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SA can learn from Europe's COVID-19 second wave, say experts

Several countries have gone into yet another lockdown to stop the spread of the virus like in Austria, Belgium, Germany, France, Italy and Spain, many of which have fewer coronavirus cases than South Africa at the moment.

An information poster on the wearing of face masks and social distancing measures as well as the ban of alcoholic beverages during certain hours during the novel coronavirus pandemic is seen in the city of Nuremberg, southern Germany, on 28 October 2020. Picture: AFP

JOHANNESBURG - South African scientists are concerned about how rapidly the COVID-19 pandemic is spreading in Europe, noticing similarities in the factors driving a second wave.

Several countries have gone into yet another lockdown to stop the spread of the virus like in Austria, Belgium, Germany, France, Italy and Spain, many of which have fewer coronavirus cases than South Africa at the moment.

Many are expecting it will be a dark and grim December holiday if the number of cases continue to rise at a rapid pace in Europe once again the epicentre of the pandemic.

“I was speaking to my counterpart in Belgium, and were anticipating how by next week they won’t have enough hospital beds,” Professor Salim Abdool Karim said.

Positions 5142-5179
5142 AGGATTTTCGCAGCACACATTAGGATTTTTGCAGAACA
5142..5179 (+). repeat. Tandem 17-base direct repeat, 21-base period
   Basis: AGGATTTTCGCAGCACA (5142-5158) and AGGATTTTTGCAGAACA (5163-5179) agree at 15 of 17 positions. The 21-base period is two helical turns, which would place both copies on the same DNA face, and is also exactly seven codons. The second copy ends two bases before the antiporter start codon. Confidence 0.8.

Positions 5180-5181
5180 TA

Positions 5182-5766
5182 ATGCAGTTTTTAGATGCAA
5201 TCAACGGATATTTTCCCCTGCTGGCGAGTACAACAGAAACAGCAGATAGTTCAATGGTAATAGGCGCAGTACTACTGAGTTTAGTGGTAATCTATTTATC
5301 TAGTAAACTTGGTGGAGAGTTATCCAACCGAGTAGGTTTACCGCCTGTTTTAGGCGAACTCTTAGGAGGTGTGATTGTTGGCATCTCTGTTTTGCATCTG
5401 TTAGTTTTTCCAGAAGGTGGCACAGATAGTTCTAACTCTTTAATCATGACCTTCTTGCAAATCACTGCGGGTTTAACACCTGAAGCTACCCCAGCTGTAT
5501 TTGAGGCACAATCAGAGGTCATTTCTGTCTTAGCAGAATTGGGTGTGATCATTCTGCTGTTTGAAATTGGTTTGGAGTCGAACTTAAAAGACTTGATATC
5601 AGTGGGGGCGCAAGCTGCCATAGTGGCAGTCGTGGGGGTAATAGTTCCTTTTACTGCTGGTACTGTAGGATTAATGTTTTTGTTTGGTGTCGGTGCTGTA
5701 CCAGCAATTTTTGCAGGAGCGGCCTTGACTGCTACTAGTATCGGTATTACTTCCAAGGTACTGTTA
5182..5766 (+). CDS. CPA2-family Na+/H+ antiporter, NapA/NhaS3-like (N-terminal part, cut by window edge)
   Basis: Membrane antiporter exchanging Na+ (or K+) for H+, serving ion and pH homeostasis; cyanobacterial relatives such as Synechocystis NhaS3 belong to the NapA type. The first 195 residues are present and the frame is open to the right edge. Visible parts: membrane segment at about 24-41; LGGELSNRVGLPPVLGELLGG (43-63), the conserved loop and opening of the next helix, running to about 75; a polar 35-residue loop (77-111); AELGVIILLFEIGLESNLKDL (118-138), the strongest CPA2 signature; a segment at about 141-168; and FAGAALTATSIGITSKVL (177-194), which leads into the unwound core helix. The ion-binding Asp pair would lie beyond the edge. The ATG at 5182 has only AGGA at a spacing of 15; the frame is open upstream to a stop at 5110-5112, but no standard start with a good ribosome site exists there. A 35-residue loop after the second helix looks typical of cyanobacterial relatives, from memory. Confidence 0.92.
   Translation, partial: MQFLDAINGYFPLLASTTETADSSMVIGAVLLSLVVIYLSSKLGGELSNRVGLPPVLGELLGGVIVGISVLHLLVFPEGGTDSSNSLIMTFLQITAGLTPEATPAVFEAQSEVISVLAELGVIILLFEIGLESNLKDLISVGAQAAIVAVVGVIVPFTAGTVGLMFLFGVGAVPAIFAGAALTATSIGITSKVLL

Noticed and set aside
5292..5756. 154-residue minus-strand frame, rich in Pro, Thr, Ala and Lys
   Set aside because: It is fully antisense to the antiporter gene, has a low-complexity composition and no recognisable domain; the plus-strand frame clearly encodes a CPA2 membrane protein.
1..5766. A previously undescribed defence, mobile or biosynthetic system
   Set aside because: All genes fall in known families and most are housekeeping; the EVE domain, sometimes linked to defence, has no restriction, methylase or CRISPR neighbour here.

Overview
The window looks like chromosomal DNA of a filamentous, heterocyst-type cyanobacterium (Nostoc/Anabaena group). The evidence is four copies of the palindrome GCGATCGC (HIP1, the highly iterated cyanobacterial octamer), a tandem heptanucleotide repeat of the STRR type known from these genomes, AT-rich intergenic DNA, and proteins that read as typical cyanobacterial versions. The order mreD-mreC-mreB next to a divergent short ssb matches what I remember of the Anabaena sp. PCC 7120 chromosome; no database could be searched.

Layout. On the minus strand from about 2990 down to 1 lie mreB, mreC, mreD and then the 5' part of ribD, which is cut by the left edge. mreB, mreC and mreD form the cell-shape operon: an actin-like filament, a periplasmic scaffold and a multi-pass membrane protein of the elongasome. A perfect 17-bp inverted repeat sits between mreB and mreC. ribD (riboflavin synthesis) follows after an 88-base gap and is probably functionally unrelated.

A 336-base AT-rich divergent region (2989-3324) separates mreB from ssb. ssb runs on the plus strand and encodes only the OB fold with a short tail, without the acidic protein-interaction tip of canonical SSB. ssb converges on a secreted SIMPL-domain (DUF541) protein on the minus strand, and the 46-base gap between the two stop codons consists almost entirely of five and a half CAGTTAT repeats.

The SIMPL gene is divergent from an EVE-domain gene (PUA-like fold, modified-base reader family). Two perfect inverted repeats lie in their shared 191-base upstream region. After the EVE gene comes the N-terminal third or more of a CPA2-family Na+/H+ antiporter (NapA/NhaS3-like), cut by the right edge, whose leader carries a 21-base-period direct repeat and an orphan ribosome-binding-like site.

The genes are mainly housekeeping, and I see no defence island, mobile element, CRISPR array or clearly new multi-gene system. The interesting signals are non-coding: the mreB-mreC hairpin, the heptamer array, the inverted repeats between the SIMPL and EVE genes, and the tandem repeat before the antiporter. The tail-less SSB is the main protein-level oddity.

The COVID-19 pandemic has hit crisis levels in parts of Europe again and South African experts like Karim are keeping a close eye on developments.

He said that there were three factors that were driving this second wave in European countries; complacency when it comes to preventative measures, "super-spreader" events and people letting their guard down during the holiday period.

He's hoping South Africa will not reach the level of crisis that's gripping Europe: “Partially because we are much better prepared now, we have the options of field hospitals. Our hospitals are much better organised now and we will be able to cope even with a surge.”

Wits vaccinology professor, Shabir Madhi, said that although he believed the resurgence in COVID-19 cases in South Africa might follow a different pattern compared to Europe, there were lessons South Africa could draw from this.

“What we can learn from Europe is that when people become more complacent, you are going to experience a resurgence. But what we can’t do, is adopt the European system to the South African resurgence.”

Madhi is adamant that a second wave in South Africa will be less severe than what was experienced during the first peak in winter when the country recorded an average of 10,000 daily new infections.

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